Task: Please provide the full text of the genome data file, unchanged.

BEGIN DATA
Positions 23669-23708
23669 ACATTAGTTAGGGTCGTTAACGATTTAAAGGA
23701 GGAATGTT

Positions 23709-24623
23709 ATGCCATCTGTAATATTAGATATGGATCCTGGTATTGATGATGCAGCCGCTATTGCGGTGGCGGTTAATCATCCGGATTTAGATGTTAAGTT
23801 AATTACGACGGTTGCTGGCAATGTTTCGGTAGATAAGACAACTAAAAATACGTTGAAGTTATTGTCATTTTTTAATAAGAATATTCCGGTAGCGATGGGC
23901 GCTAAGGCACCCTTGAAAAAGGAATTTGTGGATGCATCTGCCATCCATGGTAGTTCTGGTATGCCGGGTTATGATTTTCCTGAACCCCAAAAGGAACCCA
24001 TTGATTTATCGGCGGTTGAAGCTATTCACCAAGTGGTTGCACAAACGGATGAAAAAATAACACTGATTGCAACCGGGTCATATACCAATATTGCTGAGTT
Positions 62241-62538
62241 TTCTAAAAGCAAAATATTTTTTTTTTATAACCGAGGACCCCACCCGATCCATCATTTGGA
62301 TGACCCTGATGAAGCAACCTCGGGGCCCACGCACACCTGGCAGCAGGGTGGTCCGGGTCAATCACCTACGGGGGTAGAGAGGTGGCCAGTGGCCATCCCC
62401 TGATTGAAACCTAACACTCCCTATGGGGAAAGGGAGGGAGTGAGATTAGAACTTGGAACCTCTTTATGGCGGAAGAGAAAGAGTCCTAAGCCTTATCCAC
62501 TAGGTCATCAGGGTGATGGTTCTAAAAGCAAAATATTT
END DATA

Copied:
Positions 23669-23708
23669 ACATTAGTTAGGGTCGTTAACGATTTAAAGGA
23701 GGAATGTT

Positions 23709-24623
23709 ATGCCATCTGTAATATTAGATATGGATCCTGGTATTGATGATGCAGCCGCTATTGCGGTGGCGGTTAATCATCCGGATTTAGATGTTAAGTT
23801 AATTACGACGGTTGCTGGCAATGTTTCGGTAGATAAGACAACTAAAAATACGTTGAAGTTATTGTCATTTTTTAATAAGAATATTCCGGTAGCGATGGGC
23901 GCTAAGGCACCCTTGAAAAAGGAATTTGTGGATGCATCTGCCATCCATGGTAGTTCTGGTATGCCGGGTTATGATTTTCCTGAACCCCAAAAGGAACCCA
24001 TTGATTTATCGGCGGTTGAAGCTATTCACCAAGTGGTTGCACAAACGGATGAAAAAATAACACTGATTGCAACCGGGTCATATACCAATATTGCTGAGTT
Positions 62241-62538
62241 TTCTAAAAGCAAAATATTTTTTTTTTATAACCGAGGACCCCACCCGATCCATCATTTGGA
62301 TGACCCTGATGAAGCAACCTCGGGGCCCACGCACACCTGGCAGCAGGGTGGTCCGGGTCAATCACCTACGGGGGTAGAGAGGTGGCCAGTGGCCATCCCC
62401 TGATTGAAACCTAACACTCCCTATGGGGAAAGGGAGGGAGTGAGATTAGAACTTGGAACCTCTTTATGGCGGAAGAGAAAGAGTCCTAAGCCTTATCCAC
62501 TAGGTCATCAGGGTGATGGTTCTAAAAGCAAAATATTT